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Karen's Blogs

Blogs are brief, to-the-point, conversational and packed with information, strategies, and tips to turn troubled eaters into “normal” eaters and to help you enjoy a happier, healthier life.Sign up by clicking "Subscribe" below and they’ll arrive in your inbox. 

[No unsolicited guest blogs accepted, thank you]

Taste and Your Other Senses

Eating problems can be exacerbated by a lack of sensory stimulation in general, that is, by using food as your primary outlet for sensual delight. Unwittingly, you may rely on taste, only one of your five senses, rather than using them all to increase intensity and joy in life. If so, by engaging all five senses, you may reduce unwanted eating.If you eat from boredom or to de-stress, you’re ignoring ways in which your other senses—smell, sight, hearing, and touch—could better help you amp up or chill out. One reason for this dependence is that you’ve fallen into a rut: food is cheap, accessible, and requires no thinking or creativity. With a little inventiveness and energy, however, you can learn to get all your senses working for you at maximum efficiency.Let’s start with smell. There may be no scientific evidence that aromatherapy promotes relaxation, but certain aromas seem to bring great...
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The Last Word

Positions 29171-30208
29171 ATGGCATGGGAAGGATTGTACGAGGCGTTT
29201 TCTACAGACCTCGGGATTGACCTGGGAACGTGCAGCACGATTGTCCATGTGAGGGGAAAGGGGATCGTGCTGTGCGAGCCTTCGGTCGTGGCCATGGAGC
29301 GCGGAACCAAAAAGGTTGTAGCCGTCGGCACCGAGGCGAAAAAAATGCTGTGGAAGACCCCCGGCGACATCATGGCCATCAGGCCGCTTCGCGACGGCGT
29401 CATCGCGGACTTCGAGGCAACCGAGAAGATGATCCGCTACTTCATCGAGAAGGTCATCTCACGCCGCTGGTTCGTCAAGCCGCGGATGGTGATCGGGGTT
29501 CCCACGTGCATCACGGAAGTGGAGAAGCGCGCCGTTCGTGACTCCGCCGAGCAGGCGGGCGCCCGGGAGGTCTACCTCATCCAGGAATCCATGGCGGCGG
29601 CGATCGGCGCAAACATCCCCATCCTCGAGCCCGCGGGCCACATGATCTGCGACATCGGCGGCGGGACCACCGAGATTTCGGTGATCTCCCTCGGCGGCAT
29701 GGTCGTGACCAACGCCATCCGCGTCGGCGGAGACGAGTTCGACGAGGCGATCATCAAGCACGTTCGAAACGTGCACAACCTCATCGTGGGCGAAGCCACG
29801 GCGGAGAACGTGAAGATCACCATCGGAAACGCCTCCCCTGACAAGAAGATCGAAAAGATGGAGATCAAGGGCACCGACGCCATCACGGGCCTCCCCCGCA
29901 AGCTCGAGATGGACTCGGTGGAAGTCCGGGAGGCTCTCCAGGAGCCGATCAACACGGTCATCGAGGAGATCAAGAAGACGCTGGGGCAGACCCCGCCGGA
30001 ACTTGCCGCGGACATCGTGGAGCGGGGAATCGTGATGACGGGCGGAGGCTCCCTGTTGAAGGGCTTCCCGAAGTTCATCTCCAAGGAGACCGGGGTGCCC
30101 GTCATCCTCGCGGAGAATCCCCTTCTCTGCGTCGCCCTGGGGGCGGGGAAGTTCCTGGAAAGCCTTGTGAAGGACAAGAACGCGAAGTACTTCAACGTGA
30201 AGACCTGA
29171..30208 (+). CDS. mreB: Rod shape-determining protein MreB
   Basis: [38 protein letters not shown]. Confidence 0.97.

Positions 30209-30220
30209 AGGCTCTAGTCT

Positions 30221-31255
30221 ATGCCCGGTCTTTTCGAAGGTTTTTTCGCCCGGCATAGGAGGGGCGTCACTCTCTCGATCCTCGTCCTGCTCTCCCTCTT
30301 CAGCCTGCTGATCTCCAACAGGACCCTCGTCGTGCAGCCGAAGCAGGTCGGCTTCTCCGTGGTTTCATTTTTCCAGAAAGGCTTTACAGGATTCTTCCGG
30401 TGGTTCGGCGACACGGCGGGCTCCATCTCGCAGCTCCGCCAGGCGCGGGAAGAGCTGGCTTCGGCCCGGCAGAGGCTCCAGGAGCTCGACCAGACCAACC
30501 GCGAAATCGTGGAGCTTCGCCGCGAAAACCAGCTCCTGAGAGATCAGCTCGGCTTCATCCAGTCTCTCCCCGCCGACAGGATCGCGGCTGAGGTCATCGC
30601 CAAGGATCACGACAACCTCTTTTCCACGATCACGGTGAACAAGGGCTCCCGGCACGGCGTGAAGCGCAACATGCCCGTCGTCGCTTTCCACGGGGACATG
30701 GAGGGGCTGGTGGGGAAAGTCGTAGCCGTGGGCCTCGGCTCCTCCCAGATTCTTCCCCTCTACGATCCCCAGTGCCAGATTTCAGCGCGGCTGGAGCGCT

We all know that there’s a rational part of ourselves and another part that’s got its own silly, and sometimes harmful, ideas. These aspects of self often battle with each other over food and other decisions: rationality asserts one thing while irrationality says quite another. This is a natural and inevitable process that we go through in making choices. What determines health over lack of it is which thought we let win each skirmish.Clients often confess that they did think about stopping eating when full, going to the gym, saying no to an unreasonable demand, standing up for themselves when they’ve been hurt, etc., but then this “little voice” told them to finish what’s on their plate, let the gym slide for another day, cave to the demand, or remain silent to avoid an argument. If we think of the first voice as the rational one and the second as the...